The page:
If you want a pan that can do just about anything, get a cast iron one. It can fry a steak, sauté veggies, simmer a stew and even bake a cake! It does especially well with pineapple upside down cake. It bakes the cake evenly inside and creates a nice crunchy outside. If it is well-seasoned, the pan will even let the cake slide hassle-free from it. Now if only the pan could clean up after itself.
Ken’s grandpa (his dad’s dad) came to visit this weekend, which inspired me to make pineapple cake. The recipe I made came from Ken’s grandma (his mom’s mom). It was a huge hit. Both my husband and his grandpa quickly devoured their slices. His grandpa even asked for an extra slice to take home.
When I purchased my first set of cast iron pans, I didn’t know what I was doing. The ones I found were not pre-seasoned and still had a steel gray color. They came with instructions for seasoning, which said to coat them in vegetable oil and bake them in the oven. It sounded easy enough. However, when I pulled them out of the oven, I didn’t have beautiful black pans. I had a huge sticky mess. The oil created an uneven sticky film all over them. I thought they were ruined, but didn’t want to admit it. Discouraged and dismayed, I stuffed them in the back of the cupboard – putting them out of sight and mind.
The next time my mother-in-law visited, I pulled out my sticky pans to ask for advice. She has a beautiful set of cast iron pans, so I knew she would know what to do. She inspected them closely and gave her diagnosis. They would be OK. Her prescription to cure them of their stickiness was to just start using them. She recommended cooking lots of greasy things, like bacon. She said it would help to season them properly and over time the stickiness would go away. My husband was excited at the idea of frequent bacon eating. I was relieved there was a cure for my pans. Following her advice, I ended up with a happy husband and beautiful cast iron pans.
The Moral of the Story
Don’t believe everything you read – even instructions for seasoning a cast iron pan. If you have a seasoned cook in your family, ask them for advice instead.
About the Recipe
This recipe was passed down to me from Ken’s grandmother. I’m not sure where she got the recipe originally, but it works like a charm every time. The dough reminds me more of a sugar cookie than a cake. The only change I made was adding a teaspoon of the cherry juice from the maraschinos to the batter for a little extra cherry flavor.
The Cast of Characters
Pineapple and maraschino cherries are tops in this recipe.
Recipe: Grandma’s Pineapple Upside Down Skillet Cake
Summary: An old-fashioned skillet cake with pineapples and cherries
2 tablespoons shortening
2 tablespoons unsalted butter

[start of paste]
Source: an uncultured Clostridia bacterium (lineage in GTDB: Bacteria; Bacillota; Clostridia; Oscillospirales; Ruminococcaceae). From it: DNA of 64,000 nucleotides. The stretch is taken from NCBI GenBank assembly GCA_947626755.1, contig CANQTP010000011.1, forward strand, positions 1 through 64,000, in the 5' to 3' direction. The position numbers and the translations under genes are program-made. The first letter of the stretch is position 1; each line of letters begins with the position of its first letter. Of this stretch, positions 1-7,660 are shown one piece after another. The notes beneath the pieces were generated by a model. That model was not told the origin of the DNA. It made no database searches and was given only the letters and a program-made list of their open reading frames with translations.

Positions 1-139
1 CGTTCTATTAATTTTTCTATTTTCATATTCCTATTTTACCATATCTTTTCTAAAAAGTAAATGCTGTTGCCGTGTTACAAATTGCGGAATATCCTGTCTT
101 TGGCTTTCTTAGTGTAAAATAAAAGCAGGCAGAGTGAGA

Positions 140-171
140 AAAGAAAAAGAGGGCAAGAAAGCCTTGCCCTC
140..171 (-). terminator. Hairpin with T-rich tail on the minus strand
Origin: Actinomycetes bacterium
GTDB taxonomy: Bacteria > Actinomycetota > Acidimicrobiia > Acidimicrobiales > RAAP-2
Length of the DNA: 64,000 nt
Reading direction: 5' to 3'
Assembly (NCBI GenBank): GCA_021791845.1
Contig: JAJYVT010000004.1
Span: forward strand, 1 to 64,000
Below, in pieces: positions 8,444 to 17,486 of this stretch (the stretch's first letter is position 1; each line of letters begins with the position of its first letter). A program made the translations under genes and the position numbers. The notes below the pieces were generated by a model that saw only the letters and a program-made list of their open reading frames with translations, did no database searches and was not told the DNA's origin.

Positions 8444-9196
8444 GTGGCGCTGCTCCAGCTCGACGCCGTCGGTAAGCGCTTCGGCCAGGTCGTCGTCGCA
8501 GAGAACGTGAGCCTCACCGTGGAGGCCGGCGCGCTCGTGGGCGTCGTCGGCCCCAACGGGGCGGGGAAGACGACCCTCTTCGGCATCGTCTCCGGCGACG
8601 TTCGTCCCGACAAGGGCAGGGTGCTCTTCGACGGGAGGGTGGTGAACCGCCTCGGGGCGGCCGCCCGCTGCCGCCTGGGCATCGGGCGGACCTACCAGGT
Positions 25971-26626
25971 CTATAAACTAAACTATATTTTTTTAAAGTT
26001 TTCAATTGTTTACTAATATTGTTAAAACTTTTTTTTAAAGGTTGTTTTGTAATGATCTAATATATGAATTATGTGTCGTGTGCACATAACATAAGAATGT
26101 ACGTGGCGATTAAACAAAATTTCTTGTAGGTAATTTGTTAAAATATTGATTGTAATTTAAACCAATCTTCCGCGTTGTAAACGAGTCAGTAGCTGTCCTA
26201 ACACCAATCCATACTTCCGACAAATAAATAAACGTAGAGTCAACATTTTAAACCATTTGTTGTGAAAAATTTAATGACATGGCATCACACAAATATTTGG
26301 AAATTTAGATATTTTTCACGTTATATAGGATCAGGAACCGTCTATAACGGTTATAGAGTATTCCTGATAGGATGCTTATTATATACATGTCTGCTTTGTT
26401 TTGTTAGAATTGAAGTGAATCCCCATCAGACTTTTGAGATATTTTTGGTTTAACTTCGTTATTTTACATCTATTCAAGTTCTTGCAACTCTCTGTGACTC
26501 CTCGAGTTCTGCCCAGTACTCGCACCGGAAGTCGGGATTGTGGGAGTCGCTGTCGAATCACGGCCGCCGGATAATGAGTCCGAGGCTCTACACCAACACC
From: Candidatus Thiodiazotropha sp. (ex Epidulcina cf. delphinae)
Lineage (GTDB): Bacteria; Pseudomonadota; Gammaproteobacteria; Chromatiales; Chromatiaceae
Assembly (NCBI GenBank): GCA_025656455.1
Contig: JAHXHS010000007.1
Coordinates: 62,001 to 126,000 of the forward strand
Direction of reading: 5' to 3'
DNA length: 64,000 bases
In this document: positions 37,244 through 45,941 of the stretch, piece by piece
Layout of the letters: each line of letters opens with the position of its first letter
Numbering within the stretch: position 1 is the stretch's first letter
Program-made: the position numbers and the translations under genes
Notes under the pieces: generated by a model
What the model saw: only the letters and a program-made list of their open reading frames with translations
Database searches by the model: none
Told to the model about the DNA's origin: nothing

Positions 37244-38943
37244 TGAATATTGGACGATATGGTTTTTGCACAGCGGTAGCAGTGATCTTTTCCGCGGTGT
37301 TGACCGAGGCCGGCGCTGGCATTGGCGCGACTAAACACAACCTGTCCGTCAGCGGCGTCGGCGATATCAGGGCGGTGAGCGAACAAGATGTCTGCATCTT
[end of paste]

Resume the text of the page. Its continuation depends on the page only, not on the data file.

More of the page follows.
1 cup brown sugar
7 slices of pineapple
12-15 maraschino cherries
1 ¾ cups flour
¾ cups white sugar
2 teaspoon baking powder
½ teaspoon salt
1/3 cup shortening
½ cup milk
¾ teaspoon vanilla
1 teaspoon maraschino cherry juice
- Preheat oven to 425 degrees. In an iron skillet over medium heat, melt the 2 tablespoons of butter and 2 tablespoons of shortening.
- Mix in the brown sugar until dissolved.
- Take off the heat. Arrange the pineapple slices and cherries in the mixture. Let stand while mixing the dough.
- Sift together the flour, sugar, baking powder and salt.
- In the stand mixer, add the flour mixture, shortening, milk, vanilla and egg. Mix until well combined.
- Spread the dough over the pineapple slices and cherries.
- Bake for 10 to 15 minutes or until a toothpick inserted in the center of the cake comes out clean.
- Place a large round plate on top of the skillet and turn upside down.
- About the cherries: I added a teaspoon of the maraschino juice to the cake batter for extra cherry flavor. Next time I may add more juice. It was hard to tell I added any to the batter.
- About removing from the pan: To make it easier to remove the cake from the pan, run a knife along the edges before turning over onto a plate. I can’t say I perfected the method. As you can tell by my picture, my cake is still a little rough around the edges. However, I definitely think the knife trick helps.
Cooking time (duration): 15
Number of servings (yield): 6
Meal type: dessert
My rating: 5 stars: ★★★★★ 1 review(s)
If pineapple is not your thing, here are a few other skillet cake recipes using other yummy fruits.
- Cherry Almond Cake in a Cast Iron Skillet from Amanda’s Cooking – Not only does it have cherry, but it also has white chocolate.
- Peach Upside Down Cake from About.com – Can’t wait for summer peaches to try this one.
- Caramelized Pear Cake from Epicurious – This one has a nice mix of flavors, with ginger, cinnamon orange and vanilla. It also comes from San Francisco, a foodie’s paradise.
- Caramelized Apple Skillet Cake from the Amateur Gourmet – There is a little issue with this cake sticking in the pan, but using apple in a skillet cake is still a good idea.
- Apple Cake in an Iron Skillet from Pioneer Woman – This one uses apple too, but it looks like Pioneer Woman has a well seasoned pan. This one comes out of the pan like a charm.